National’s plans to combat alcohol harm, as revealed by its health spokesman Dr Shane Reti at a recent political forum, fly in the face of public health evidence.
Reti, along with current Minister of Health Ayesha Verrall and Green Party MP Chloe Swarbrick, had been asked how he would combat alcohol harm – including seven cancers – at the forum hosted by public health groups including Health Coalition Aotearoa (HCA).
The public health audience was acutely aware of the scale of alcohol harm in Aotearoa and was looking to Reti, Verrall and Swarbrick for promising signs of any meaningful action they would take if voted into government.
Reti stressed how seriously he takes the problem - despite National’s vote against bills from both Labour and Swarbrick that could reduce alcohol harm. He highlighted the huge problems caused by alcohol abuse that he saw on his infamous ambulance ride-alongs.
“I get it and I see it and I absolutely agree we need to be doing more.”
But any hope that Reti and National now “got it” evaporated as he followed up with the party’s solution.
“We actually think that education remains the key initiative for reducing harm from alcohol.”
Pressed for detail, Reti said he would support “various trusts that go out to the schools and teach responsible drinking and teach the harms. I think that’s really effective”.
Unfortunately, most high-quality studies have found occasional education sessions are not effective. They have no long-term impact on drinking behaviour and are costly to provide at scale, representing very poor value for the taxpayer.
The details given by Reti were eerily similar to initiatives promoted by the alcohol industry. Smashed, an alcohol education initiative designed by the world’s largest spirits producer – Diageo – is delivered by a local trust and funded by the alcohol industry. Although public health professionals have heavily critiqued its flawed design, Smashed has been welcomed into 94 high schools in Aotearoa.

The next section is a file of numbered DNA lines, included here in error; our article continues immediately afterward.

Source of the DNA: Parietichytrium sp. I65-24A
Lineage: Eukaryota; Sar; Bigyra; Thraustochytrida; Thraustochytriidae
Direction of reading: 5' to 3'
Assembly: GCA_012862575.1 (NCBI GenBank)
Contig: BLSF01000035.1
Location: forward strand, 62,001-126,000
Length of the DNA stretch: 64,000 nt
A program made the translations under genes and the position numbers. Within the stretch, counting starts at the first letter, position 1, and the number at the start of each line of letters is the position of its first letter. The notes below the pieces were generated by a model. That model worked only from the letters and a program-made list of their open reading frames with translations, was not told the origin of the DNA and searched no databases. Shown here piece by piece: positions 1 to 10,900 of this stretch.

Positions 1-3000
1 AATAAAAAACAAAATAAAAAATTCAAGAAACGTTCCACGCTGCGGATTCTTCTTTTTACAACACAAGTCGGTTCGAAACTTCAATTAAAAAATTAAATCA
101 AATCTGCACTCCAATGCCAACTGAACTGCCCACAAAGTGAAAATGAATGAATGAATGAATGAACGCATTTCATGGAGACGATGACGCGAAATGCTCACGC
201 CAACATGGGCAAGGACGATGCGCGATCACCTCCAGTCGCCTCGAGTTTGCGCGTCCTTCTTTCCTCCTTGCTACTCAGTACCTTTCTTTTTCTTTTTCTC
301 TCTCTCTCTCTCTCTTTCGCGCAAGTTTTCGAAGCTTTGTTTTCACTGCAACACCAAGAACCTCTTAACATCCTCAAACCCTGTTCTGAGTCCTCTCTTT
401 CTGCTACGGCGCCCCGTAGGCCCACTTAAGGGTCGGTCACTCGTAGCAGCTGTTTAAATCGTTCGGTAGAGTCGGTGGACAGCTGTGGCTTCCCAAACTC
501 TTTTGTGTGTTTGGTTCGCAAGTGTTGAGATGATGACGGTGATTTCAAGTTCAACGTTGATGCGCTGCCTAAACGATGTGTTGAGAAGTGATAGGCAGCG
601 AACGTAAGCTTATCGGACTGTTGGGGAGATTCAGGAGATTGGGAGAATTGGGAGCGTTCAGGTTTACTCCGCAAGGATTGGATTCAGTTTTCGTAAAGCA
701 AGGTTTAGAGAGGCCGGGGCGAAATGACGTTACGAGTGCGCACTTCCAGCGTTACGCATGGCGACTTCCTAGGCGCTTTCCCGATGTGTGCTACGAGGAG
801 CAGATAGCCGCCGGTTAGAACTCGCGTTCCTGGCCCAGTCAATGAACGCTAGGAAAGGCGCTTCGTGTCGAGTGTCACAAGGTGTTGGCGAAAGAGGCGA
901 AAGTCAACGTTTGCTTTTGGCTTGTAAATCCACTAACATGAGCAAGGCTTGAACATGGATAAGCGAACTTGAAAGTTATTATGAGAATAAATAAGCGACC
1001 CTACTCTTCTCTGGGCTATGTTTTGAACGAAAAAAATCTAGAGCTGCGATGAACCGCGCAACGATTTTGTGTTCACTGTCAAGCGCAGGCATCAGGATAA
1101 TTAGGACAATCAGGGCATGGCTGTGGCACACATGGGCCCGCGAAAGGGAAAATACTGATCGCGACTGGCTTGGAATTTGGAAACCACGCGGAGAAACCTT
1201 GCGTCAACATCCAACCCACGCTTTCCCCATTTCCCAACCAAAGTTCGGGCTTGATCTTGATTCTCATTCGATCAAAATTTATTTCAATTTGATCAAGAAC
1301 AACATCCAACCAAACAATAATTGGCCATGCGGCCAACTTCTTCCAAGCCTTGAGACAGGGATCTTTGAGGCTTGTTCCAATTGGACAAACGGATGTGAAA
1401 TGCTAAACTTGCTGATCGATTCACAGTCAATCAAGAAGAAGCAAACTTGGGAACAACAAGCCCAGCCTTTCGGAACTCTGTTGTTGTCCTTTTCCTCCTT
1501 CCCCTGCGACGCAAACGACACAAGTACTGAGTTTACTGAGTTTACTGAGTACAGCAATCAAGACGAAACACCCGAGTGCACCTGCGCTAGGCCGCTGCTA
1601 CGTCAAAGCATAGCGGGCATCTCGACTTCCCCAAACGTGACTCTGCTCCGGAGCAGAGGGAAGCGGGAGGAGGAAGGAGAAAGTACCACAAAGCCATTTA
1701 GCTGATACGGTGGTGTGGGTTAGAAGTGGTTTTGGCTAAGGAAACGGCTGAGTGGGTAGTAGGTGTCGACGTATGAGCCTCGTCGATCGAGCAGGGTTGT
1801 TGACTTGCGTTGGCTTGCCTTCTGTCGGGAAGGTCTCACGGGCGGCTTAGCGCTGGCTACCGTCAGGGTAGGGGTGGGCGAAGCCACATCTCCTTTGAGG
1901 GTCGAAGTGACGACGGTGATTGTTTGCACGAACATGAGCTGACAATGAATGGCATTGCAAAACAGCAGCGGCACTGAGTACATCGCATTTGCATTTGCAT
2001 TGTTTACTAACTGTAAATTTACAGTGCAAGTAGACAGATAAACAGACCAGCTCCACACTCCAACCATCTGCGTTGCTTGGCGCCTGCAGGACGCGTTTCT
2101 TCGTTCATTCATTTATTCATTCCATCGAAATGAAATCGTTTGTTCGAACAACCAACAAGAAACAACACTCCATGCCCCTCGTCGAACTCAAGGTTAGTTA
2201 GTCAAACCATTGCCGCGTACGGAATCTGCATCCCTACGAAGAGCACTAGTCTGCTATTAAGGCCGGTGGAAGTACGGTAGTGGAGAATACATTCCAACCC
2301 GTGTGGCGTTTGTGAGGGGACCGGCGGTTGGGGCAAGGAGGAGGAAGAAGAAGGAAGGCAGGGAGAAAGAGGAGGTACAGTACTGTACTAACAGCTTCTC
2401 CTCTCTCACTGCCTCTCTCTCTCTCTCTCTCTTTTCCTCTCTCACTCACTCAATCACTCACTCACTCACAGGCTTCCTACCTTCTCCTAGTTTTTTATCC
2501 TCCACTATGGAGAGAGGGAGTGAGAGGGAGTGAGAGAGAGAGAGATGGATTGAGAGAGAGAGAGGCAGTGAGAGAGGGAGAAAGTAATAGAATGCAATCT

Like magicians, Diageo - and alcohol industry representatives in Aotearoa - use Smashed to furnish an image of corporate responsibility with one hand, while with the other, they invest hundreds of millions into the global flow of alcohol marketing.
We would hope that any government would recognise the obvious hypocrisy of alcohol companies teaching children about the harm their products cause - and act to keep such programmes out of schools.
A far better investment would be to place comprehensive restrictions on alcohol marketing; this is one of the World Health Organisation’s top five strategies for reducing the harm caused by alcohol and is highly cost-effective.
It’s well established that alcohol marketing shapes the amount young people drink and how young they start, yet successive governments have let it expand into more channels than ever before. Today every phone is a billboard and an alcohol store, and the product can be on your doorstep in 30 minutes. Moreover, Māori and Pasifika children are exposed to alcohol marketing around their neighbourhood more than other children.
In the past decade, three separate government inquiries led by some of the nation’s top legal, sporting and health minds, have concluded we must reduce exposure to alcohol marketing to minimise the harm it causes. Yet, no meaningful changes have been made by any government to date.
The current government has deferred a review of alcohol marketing until after the election, with no clear scope of what it would include. Worryingly, ongoing work to regulate harmful online content (led by the Department of Internal Affairs) explicitly excludes digital alcohol marketing. Only the Greens and Te Pāti Māori support the broad restrictions that are needed.
Why is it taking so long to lift alcohol’s spell? At least part of the answer is misdirection. False solutions – “just teach them to drink responsibly” – shift focus from regulation to individuals. It’s a mantra repeated by alcohol industry giants, their proxies and then by politicians.
The question must be asked: who is “educating” whom? This year some light has been shone on the ways alcohol companies build cosy relationships with politicians and senior public servants, hosting functions and paying lobbyists who arrange meetings behind closed doors.
Families in Aotearoa should be free from the ways harmful industries like alcohol influence our society. We must enact comprehensive restrictions on their marketing and ban them from our schools. To get there, we need more transparency over what is discussed with their representatives and mandatory cooling-off periods between related public and private roles.
It’s time for politicians to shake off big alcohol’s spell, so we can be truly free to build a fairer and healthier environment for everyone.
Steve Randerson is co-chair of Health Coalition Aotearoa (HCA) rōpū apaarangi waipiro (alcohol expert panel) and a research officer at Massey University’s SHORE & Whariki Research Centre.